Sources: Lakelands Concrete Products, Lima, N.Y.; CP staff
Western New York architectural and utility precast operator Lakelands Concrete has begun shipping 950 16-ton structures for the Corps of Engineers’ Oswego Harbor Detached Breakwater project along Lake Ontario’s southern shore. The individual structures are known as dolos, derived from South African and Latin terms meaning knuckle bone; through weight and geometry, dolosse (plural) quell shoreline erosion from waves and undercurrent.
Assisted by four contract haulers running drop deck trailers, Lakelands Concrete is delivering 30 dolosse per day to the Port of Oswego, with 15 drivers making two deliveries on the 100-mile, plant-to-site route. The lead contractor on the $19 million Corps of Engineers contract, Durocher Marine, has a barge transferring 75 dolosse structures per run. Corps staff has mapped an 850-ft. area of breakwater damaged in October 2012 by the western weather front that morphed into Superstorm Sandy. Each dolos will be placed by sling on a bed of 20-ton limestone segments arriving by rail from Hanson Aggregates’ Jamesville Quarry, near Syracuse, N.Y., and Rock of Ages Quarry in Vermont.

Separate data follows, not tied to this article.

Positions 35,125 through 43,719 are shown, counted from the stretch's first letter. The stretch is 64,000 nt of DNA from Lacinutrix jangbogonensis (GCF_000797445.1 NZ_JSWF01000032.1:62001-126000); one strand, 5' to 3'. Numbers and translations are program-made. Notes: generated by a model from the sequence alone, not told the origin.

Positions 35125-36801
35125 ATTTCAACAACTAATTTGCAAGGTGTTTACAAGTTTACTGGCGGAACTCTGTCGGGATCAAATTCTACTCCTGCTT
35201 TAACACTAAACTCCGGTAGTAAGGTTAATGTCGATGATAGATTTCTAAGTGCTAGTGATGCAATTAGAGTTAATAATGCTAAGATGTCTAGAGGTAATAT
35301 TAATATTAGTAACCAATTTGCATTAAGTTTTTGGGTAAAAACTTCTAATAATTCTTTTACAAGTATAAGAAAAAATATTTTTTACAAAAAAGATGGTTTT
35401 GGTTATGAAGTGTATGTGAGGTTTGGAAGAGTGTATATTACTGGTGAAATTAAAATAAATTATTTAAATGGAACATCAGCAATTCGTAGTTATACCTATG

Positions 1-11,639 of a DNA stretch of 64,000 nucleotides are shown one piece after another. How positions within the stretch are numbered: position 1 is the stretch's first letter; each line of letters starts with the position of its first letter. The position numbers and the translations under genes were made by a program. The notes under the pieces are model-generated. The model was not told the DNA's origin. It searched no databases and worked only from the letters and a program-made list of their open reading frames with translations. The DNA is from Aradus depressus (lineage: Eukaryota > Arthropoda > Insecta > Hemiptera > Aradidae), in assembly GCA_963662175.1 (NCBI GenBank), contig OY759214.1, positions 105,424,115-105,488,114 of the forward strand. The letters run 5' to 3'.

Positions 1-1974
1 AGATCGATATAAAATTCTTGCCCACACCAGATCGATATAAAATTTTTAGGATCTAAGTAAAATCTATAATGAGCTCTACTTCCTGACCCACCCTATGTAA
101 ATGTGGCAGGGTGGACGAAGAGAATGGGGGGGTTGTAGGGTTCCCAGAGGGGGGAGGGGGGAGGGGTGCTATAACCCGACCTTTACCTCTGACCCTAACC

Oswego Harbor is the first Corps contract to use a 16-ton dolos, a structure the agency previously deployed in 8- and 4-ton versions. Lakelands Concrete secured its contract with Durocher Marine in late-2014, committing to an aggressive January–July, eight-piece/day production schedule. The producer enlisted CFC Forms of Pennsylvania to design and fabricate pedestal-mounted forms, with two filling ports and two hinged sections each, to be staged on a main 50- x 300-ft. production bay.
The contract required Lakelands Concrete to finish 750 units prior to dispatching a test dolos to the Port of Oswego. Following the intial lot, up to 100 additional dolosse might be ordered as the contractor and Corps measure unit density attained along the target plot. Software developed in France will be used to monitor the precast structure and limestone bed performance in the face of Lake Ontario waves and currents.